With the opening of two magnificent theaters, 1922 would mark the beginning of a new entertainment era in Wichita. Both the Miller Theater and the Orpheum Theatre opened their doors during this year, and they offered the city more than entertainment; they offered a way of life. At the time these theaters were built, before the advent of the television, it was not uncommon for patrons to attend theater performances and vaudeville shows several nights a week.
The Miller and The Orpheum Open
Each theater was grand and breathtaking in its own right. The Orpheum was designed to resemble a Spanish courtyard, but its ornate molding, ceilings, tilework and architecture are reminiscent of styles that can be found throughout several other European countries, as well. Delmar Klocke, a member of the Orpheum’s Board of Directors suggests that these architectural styles likely made many of Wichita’s early European immigrants feel at home. Though the theater offered many an escape from the world around them, for these immigrants, it brought them back to the countries they called home.
The Miller Theater was palatial in appearance. Offering a baroque style with three balconies, the beautiful theater could seat up to 2,000 patrons.
Miller Theater is Demolished, Orpheum Shuts Down
Though these theaters quickly became a large part of life for Wichitans, this was not enough to keep them alive. The 1970’s proved a difficult time for the theater industry in Wichita, and The Miller Theater was demolished in 1972. Around the same time the Orpheum was shut down.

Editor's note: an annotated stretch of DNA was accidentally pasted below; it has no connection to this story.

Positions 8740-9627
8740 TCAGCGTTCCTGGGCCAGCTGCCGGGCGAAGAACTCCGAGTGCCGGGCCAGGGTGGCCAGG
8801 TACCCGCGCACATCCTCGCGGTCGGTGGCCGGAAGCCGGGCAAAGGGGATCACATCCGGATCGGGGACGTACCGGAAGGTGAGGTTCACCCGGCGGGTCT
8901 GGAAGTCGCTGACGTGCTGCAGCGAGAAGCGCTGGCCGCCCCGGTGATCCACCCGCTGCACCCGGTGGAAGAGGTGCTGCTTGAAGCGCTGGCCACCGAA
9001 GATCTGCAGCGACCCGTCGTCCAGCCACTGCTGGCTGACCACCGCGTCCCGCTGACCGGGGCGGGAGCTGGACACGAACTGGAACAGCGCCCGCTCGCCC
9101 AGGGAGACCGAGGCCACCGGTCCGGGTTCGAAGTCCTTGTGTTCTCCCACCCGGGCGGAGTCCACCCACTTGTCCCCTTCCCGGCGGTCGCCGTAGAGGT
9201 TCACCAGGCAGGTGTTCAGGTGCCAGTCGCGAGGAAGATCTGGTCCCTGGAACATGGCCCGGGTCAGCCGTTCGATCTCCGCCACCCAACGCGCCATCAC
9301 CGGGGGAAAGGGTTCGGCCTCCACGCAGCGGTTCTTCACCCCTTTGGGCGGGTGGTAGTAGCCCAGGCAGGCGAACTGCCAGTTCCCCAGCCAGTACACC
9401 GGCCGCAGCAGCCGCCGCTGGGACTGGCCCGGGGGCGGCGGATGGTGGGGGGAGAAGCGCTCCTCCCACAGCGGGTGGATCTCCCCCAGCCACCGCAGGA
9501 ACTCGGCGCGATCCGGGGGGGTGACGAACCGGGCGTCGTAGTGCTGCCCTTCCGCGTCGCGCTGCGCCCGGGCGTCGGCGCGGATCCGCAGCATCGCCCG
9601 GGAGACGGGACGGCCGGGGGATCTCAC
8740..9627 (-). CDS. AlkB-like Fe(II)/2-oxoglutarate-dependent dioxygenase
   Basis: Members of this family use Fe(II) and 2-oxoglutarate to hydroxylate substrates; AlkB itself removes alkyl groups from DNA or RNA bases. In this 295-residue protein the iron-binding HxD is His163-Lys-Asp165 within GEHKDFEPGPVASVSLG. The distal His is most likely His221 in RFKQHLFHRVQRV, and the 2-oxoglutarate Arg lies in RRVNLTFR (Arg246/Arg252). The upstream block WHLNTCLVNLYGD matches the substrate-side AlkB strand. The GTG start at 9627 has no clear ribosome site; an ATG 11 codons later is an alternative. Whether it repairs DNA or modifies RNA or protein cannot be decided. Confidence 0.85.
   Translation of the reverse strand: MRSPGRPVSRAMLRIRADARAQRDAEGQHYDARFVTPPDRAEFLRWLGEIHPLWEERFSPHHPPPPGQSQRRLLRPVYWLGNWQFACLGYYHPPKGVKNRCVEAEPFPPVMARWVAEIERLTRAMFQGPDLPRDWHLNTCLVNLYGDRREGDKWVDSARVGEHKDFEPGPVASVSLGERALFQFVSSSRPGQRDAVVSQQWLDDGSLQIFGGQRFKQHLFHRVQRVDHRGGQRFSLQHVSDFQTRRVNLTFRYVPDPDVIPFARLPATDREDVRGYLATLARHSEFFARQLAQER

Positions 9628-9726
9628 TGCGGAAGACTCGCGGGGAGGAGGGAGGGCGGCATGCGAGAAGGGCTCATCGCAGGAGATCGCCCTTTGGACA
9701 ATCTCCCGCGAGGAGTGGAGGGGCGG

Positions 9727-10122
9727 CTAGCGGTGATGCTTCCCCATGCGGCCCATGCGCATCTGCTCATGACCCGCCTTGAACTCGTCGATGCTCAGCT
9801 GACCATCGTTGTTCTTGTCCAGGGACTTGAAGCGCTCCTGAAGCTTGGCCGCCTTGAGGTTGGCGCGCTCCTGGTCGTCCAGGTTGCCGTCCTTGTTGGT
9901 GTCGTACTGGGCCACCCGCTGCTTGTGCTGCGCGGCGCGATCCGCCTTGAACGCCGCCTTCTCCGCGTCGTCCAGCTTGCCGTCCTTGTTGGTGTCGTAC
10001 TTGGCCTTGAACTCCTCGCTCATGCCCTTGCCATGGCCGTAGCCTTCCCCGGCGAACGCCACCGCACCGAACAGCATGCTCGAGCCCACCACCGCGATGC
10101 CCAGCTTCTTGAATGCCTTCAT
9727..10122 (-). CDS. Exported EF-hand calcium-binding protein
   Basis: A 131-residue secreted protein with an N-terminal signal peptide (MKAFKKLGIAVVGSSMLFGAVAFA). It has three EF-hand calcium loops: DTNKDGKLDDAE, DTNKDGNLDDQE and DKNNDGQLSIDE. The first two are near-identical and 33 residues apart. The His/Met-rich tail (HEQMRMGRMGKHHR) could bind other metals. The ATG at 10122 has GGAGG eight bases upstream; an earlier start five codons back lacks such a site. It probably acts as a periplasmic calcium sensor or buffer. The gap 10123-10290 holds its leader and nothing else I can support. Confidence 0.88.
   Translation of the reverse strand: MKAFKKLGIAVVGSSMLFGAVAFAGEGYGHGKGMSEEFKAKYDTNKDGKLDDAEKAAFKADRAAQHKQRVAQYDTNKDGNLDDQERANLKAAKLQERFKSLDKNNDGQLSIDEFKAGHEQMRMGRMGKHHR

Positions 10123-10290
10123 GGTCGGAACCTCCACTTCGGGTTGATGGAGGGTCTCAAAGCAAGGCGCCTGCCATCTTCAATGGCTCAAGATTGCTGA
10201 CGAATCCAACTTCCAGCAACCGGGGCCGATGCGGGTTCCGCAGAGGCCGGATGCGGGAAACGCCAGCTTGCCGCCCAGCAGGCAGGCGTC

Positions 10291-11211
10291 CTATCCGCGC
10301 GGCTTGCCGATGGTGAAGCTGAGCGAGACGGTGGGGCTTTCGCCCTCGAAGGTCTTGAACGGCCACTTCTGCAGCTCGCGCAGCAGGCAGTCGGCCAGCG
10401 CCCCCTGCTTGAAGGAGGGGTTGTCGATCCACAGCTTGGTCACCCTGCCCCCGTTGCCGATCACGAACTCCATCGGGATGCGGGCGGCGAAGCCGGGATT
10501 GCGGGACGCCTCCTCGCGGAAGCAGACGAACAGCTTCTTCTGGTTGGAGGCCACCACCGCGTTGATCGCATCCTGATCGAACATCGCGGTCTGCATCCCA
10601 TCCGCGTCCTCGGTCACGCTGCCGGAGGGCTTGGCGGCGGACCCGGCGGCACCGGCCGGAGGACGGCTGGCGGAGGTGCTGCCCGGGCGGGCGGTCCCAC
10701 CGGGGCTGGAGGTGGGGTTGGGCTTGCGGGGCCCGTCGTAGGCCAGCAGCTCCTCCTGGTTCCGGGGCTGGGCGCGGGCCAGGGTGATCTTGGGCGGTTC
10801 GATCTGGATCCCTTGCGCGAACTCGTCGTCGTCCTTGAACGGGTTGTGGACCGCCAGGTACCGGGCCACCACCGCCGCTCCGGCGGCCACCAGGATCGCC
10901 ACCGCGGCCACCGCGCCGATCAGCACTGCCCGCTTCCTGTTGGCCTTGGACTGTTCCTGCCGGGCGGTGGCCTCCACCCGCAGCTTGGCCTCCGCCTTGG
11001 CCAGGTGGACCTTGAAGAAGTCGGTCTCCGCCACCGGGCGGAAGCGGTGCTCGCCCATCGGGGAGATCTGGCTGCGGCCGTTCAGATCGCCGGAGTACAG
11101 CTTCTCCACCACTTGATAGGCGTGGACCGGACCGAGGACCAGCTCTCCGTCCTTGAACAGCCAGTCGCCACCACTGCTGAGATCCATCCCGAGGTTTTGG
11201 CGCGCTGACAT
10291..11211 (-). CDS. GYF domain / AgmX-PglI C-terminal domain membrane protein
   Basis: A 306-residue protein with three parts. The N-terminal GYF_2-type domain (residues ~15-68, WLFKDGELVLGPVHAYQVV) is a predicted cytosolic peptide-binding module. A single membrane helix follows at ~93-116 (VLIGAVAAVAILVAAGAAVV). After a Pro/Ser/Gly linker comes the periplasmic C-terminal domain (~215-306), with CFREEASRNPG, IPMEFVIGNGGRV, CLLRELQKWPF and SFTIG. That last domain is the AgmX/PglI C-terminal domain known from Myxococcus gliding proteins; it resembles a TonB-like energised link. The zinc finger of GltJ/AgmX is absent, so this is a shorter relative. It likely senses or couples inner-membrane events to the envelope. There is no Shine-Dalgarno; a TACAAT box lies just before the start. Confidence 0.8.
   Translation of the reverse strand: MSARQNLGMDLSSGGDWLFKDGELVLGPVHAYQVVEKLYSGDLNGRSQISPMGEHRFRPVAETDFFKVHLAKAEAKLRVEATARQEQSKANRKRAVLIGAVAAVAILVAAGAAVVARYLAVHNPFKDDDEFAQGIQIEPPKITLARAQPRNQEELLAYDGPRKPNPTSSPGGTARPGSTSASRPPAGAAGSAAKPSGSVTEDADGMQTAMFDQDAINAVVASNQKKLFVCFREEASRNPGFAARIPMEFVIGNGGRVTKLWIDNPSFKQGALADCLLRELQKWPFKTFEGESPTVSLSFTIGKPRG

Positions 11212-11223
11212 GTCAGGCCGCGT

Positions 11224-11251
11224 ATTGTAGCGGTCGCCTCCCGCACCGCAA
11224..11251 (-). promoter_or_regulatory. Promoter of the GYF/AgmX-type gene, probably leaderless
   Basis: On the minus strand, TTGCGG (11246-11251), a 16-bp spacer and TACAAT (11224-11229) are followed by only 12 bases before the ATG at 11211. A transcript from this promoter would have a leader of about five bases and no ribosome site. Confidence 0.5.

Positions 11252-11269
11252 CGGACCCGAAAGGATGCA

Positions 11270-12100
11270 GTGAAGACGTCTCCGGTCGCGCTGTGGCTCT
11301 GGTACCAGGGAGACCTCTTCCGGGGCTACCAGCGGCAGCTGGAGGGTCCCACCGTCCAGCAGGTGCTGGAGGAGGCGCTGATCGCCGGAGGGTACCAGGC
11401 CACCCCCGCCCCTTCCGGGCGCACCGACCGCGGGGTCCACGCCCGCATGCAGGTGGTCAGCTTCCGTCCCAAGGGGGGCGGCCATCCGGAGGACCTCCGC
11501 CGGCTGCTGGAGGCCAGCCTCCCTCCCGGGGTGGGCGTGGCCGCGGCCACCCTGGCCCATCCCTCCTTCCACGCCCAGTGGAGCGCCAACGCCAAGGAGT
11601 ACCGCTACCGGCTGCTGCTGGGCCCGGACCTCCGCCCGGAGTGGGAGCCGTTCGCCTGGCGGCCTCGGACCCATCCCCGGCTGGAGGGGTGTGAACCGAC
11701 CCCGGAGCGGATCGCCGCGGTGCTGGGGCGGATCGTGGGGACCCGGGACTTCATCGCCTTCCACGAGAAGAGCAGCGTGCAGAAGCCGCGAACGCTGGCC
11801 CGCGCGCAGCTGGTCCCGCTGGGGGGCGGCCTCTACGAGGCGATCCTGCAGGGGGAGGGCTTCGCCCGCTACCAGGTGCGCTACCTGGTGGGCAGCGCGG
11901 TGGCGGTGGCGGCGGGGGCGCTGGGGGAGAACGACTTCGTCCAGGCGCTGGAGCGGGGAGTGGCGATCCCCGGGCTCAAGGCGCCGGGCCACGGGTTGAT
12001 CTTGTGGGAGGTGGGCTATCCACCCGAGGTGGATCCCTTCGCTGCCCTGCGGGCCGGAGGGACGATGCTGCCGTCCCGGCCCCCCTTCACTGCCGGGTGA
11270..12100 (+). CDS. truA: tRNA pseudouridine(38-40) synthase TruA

I know what you’re thinking. The Orpheum is still standing and is still fully operational. You’re right. It did close, though, and it narrowly escaped demolition when members of the community banded together to prove that the Theater itself was worth more than the ground it was built on. Today, the Orpheum hosts movie screenings, concerts and comedians regularly.
But at the time, when one theater shut down and the other was demolished, Wichitans were left to believe that this crucial chapter in Wichita’s history had come to a close.
"Lost Theaters of Wichita"
Jim Grawe, Journalist at KPTS has spent the past few months exploring this subject further for a film called “Lost Theaters of Wichita.”
“This story has never been told” said Grawe, who served as the producer, writer, interviewer and photographer for the film. “It’s truly a piece of lost Wichita history.”
Grawe spent months compiling information from the Eagle archives at the library, digging up photos, and conducting interviews. His original plan was to put together a brief, 10 minute piece, but as he discovered more and more interesting information, the piece grew. Now complete, “Lost Theaters of Wichita” boasts a full 30 minute runtime.
In his search for information, Grawe found the Miller’s organ, and had the opportunity to talk with its owner. He also had 16 millimeter, color film of the theater from its last night of operation. This is something that’s never been seen before.
“That’s what makes it really special. No one knew that this film existed,” Grawe said. “If you look for pictures of the theater, you won’t find them. It’s truly historically significant.”
Grawe also discovered that, while so many of today’s lifelong Wichitans have a soft spot for the Miller, by the time it closed, people had seemingly lost interest.
“Losing the Miller wasn’t really a big deal at the time,” Grawe said. “There was no public outcry, and this had been the most spectacular theater Kansas had ever had.”
The remaining of the film’s two subjects, the Orpheum, will screen “Lost Theaters of Wichita” on July 23.
“I had no original intent to premiere the film at the Orpheum,” Grawe said, “but when the idea was presented to me, it seemed to make perfect sense.”
“Lost Theaters of Wichita” will play at the Orpheum on July 23. The film will begin at 8 p.m., and doors open at 7. Tickets are priced at $10 per person, and can be purchased here. Some of those interviewed in the film will be present for a live Q&A.